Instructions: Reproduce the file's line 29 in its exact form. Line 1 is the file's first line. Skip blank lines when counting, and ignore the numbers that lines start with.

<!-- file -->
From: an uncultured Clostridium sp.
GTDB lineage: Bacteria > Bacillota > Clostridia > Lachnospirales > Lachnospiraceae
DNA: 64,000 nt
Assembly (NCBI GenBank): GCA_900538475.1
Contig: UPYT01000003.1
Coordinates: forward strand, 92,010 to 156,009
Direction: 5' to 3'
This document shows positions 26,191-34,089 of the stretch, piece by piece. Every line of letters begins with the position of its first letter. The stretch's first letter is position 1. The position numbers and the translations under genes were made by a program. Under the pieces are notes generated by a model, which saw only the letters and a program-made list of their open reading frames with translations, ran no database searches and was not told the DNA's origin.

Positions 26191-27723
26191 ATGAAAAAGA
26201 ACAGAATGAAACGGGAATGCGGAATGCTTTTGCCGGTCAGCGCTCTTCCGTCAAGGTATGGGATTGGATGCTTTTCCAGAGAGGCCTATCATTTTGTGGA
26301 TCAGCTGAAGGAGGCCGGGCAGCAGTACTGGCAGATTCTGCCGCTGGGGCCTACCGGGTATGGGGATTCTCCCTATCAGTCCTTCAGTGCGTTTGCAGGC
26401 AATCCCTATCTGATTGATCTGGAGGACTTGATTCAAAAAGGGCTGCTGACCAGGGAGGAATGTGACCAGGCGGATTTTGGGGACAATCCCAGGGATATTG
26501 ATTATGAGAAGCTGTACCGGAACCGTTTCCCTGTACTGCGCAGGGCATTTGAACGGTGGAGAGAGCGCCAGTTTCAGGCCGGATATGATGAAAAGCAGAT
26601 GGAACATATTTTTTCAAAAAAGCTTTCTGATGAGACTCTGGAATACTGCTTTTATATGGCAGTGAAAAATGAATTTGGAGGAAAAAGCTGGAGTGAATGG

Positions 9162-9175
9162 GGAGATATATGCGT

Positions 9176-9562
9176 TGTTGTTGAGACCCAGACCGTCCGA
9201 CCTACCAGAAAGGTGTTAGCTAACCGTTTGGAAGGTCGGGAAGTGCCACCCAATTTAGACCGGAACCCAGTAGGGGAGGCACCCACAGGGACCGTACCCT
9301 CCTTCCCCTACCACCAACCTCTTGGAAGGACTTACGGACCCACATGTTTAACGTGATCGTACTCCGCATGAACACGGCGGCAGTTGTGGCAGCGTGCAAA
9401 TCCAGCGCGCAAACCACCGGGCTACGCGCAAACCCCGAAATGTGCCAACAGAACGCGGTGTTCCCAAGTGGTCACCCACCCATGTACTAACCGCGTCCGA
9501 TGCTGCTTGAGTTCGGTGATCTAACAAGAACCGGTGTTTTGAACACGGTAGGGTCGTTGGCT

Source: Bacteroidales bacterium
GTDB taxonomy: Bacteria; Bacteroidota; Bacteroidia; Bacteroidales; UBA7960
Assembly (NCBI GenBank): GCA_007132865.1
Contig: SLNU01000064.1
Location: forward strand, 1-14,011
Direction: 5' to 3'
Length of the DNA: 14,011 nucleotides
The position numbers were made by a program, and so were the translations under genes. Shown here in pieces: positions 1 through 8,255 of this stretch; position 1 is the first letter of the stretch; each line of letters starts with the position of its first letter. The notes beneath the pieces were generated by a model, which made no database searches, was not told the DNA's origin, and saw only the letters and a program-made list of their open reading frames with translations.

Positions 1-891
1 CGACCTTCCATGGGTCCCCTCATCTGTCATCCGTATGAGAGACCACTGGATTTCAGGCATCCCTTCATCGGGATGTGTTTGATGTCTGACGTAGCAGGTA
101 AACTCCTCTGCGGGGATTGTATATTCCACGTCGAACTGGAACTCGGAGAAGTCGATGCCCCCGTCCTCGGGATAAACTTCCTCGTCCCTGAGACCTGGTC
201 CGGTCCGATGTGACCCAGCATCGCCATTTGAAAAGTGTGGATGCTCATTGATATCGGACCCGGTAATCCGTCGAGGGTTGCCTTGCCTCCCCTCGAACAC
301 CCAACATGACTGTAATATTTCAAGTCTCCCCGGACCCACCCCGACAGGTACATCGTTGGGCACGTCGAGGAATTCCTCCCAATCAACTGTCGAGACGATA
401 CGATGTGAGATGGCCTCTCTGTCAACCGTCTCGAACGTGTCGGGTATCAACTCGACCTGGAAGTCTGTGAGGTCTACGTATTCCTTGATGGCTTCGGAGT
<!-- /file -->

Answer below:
Direction: 5' to 3'